Father-and-son team Jim and Ryan White have set their sights on the elusive “big game” known as success – and the hunt brought them to Greater Omaha.
“It’s been the most rewarding experience I’ve ever had,” Ryan said, juggling a phone interview while making a debut at the massive Archery Trade Association (ATA) Trade Show in Nashville, TN.
In early January 2014, the Whites formally launched HuntForce, a tech startup that promises to revolutionize the way deer hunters identify their targets and strategize. The web-based application lets users easily sort through and manage the hundreds or thousands of photos gathered from their trail cameras, trimming time commitments from hours to seconds.
“My Dad and I and our group of hunting friends had first-hand experience with the problem,” Ryan said. “Trail cameras have become this indispensable tool for the hunting industry. There’s probably 15-20 million actually in use today in the United States. The biggest problem was – there was no good way to download, search and manage all of the images they take. We said that’s something we can sink our teeth into.”
To realize their idea and bring it to market, the Whites (Jim, Ryan and their spouses) uprooted from Louisville, KY, moving to Omaha in June 2013 to work with Straight Shot, Omaha’s innovation accelerator.
“Straight Shot was invaluable. We were immediately plugged into this network of influential people,” Ryan said. “I was in Louisville for 10 years, and I didn’t have anywhere near the network that I gained in Omaha within a couple of months.”
Product development was equally swift. HuntForce worked with computer scientists at the Peter Kiewit Institute to create the company’s proprietary antler-recognition software. It partnered with local tech firms Aviture and GoodTwin on website development.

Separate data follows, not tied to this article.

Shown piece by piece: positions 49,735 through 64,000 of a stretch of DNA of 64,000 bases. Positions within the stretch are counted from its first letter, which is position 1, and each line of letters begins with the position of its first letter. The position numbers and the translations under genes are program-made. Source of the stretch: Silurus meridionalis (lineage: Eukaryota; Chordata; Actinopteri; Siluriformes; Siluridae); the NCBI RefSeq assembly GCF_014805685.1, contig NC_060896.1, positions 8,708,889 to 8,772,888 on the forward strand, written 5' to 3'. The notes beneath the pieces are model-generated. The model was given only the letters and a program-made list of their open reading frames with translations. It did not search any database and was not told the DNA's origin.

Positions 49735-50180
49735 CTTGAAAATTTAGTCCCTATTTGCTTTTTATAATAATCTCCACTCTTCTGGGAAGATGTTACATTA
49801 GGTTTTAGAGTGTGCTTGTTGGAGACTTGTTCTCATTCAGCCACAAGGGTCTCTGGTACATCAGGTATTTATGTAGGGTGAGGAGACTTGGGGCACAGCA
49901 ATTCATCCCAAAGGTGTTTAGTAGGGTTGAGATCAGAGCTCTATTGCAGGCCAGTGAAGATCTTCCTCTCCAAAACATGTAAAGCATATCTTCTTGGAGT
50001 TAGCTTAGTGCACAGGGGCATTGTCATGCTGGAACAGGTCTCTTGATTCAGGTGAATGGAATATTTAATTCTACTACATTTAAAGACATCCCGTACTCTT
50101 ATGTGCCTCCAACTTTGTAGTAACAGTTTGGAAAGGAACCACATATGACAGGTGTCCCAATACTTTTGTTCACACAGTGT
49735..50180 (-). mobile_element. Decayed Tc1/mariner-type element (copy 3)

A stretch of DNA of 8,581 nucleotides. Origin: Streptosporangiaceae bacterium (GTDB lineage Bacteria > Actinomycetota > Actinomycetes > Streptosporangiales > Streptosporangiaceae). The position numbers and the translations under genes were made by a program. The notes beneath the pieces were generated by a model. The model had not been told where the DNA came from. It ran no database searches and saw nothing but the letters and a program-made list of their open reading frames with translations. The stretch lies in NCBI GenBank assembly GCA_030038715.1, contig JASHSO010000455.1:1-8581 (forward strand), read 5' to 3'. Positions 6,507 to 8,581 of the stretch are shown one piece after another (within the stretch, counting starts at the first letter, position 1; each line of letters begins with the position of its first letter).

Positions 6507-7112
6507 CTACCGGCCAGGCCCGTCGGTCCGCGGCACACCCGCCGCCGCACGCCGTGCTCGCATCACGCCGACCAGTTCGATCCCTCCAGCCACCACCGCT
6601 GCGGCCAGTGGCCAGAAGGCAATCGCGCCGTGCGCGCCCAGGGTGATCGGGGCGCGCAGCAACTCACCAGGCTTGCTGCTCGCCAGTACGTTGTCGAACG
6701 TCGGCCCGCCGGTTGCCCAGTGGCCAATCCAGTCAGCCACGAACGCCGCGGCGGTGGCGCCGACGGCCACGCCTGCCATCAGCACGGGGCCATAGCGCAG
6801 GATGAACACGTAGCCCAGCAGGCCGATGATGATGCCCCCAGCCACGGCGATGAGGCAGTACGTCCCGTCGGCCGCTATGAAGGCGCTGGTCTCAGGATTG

“Aviture did all the back-end development. We worked with GoodTwin on front-end design and development. They really worked well together,” Ryan explained. “Within six months, we were able to go from an idea to a market-ready product.”
Omaha’s venture capital community also rallied around the HuntForce concept with a funding infusion of $400,000 – $250,000 from Treetop Ventures, an investment firm that focuses on Omaha-area tech startups; $100,000 from Dundee Venture Capital, which invests in e-commerce and software-as-a-service companies; and $50,000 from Omaha’s Mark Griffis, the president of Aviture.
“We’ve worked with awesome people,” Ryan said. “We’re now hiring our own development staff and our own marketing people. I’m kind of in awe of how it’s all come together.”
Prior to devoting full attention to HuntForce, Ryan owned a car detailing business in Louisville; Jim worked in manufacturing. Ryan’s advice to others who have a particular passion and are thinking of turning it into an entrepreneurial endeavor: “You only regret the things you don’t do.”
As for the Whites – and the whitetails – it seems the buck starts here.
“We have a really great product; everyone loves what it does,” Ryan said. “We’re really living the dream right now.”